Source: Journal of Geophysical Research-Biogeosciences, doi:10.1002/jgrg.20086, 2013 http://onlinelibrary.wiley.com/doi/10.1002/jgrg.20086/abstract
Title: K-Pg extinction patterns in marine and freshwater environments: The impact winter model
Authors: Douglas S. Robertson: Cooperative Institute for Research in Environmental Sciences, University of Colorado, Boulder, Colorado, USA;
William M. Lewis: Department of Ecology and Evolutionary Biology and Cooperative Institute for Research in Environmental Sciences, University of Colorado, Boulder, Colorado, USA;
Peter M. Sheehan: Milwaukee Public Museum, Milwaukee, Wisconsin, USA;
Owen B. Toon: Department of Atmospheric and Oceanic Sciences and Laboratory for Atmospheric and Space Physics, University of Colorado, Boulder, Colorado, USA.
2. Constraining bubbling of methane from thermokarst lakes
In northern thermokarst lakes, which form in depressions left as permafrost thaws, methane, a greenhouse gas, can be released from lake sediments to the atmosphere through bubbling, or ebullition. Constraining the amount of methane released through bubbling would help scientists understand the role of thawing permafrost in the carbon cycle and global climate change. However, bubbling is highly variable in both space and time and thus difficult to measure accurately, so there are large uncertainties in estimates of methane emissions from northern ecosystems.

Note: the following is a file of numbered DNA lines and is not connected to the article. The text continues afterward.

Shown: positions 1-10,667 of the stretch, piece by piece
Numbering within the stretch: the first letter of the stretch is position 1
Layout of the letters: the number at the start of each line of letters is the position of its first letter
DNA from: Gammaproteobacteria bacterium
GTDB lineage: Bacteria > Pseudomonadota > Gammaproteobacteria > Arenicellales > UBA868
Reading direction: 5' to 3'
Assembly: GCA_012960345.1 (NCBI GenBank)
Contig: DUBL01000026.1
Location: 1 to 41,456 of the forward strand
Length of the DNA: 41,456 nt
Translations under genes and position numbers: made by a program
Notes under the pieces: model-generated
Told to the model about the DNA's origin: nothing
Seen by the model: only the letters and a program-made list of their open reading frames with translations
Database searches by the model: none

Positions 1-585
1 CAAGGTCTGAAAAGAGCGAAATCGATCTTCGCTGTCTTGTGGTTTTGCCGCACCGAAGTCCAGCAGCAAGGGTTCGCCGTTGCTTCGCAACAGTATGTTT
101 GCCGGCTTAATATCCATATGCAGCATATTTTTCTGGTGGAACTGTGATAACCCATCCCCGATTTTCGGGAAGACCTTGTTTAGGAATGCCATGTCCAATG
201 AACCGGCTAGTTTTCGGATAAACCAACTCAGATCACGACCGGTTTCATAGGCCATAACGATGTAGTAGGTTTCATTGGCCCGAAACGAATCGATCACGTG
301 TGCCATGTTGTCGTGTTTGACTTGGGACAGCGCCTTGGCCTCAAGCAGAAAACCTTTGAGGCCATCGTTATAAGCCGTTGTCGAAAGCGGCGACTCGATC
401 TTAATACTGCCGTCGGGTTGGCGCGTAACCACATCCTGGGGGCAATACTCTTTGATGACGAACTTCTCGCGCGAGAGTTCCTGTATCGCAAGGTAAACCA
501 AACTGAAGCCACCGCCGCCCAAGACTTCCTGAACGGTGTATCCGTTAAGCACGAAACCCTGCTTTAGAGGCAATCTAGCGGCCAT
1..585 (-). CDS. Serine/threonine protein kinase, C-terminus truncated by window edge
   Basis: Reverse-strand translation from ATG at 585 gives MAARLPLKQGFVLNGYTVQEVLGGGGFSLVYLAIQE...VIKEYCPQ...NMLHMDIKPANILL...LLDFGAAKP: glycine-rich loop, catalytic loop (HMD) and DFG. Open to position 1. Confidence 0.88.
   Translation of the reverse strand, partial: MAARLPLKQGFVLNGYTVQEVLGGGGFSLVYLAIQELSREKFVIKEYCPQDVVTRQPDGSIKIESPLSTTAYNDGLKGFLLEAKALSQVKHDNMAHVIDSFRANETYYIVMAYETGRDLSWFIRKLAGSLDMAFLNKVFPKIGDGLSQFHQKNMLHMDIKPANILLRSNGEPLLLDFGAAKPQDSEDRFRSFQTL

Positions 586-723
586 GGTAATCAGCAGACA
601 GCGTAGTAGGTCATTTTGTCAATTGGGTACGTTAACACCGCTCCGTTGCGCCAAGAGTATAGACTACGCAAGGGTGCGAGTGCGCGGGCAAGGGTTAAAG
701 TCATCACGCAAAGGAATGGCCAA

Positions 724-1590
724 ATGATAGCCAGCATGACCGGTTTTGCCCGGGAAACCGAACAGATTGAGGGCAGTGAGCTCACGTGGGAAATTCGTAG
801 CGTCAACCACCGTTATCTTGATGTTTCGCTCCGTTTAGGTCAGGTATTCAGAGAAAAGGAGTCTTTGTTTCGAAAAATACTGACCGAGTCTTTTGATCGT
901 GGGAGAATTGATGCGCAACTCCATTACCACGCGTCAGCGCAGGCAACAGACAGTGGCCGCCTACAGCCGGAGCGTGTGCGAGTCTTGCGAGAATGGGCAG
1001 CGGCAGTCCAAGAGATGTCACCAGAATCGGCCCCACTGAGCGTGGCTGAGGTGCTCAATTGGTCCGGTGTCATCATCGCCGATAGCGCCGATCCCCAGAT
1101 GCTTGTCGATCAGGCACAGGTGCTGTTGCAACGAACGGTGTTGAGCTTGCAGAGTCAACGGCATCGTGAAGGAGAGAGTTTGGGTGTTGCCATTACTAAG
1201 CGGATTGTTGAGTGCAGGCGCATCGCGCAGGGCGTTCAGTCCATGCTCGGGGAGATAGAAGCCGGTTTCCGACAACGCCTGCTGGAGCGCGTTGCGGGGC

Walter Anthony and Anthony sought to better understand the spatial distribution of bubbling in lakes. They note that in many northern lakes, the bubbling sources, which they call ebullition seeps, cluster together in regular spatial patterns. They combine field data from individual seeps with models to
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American Geophysical Union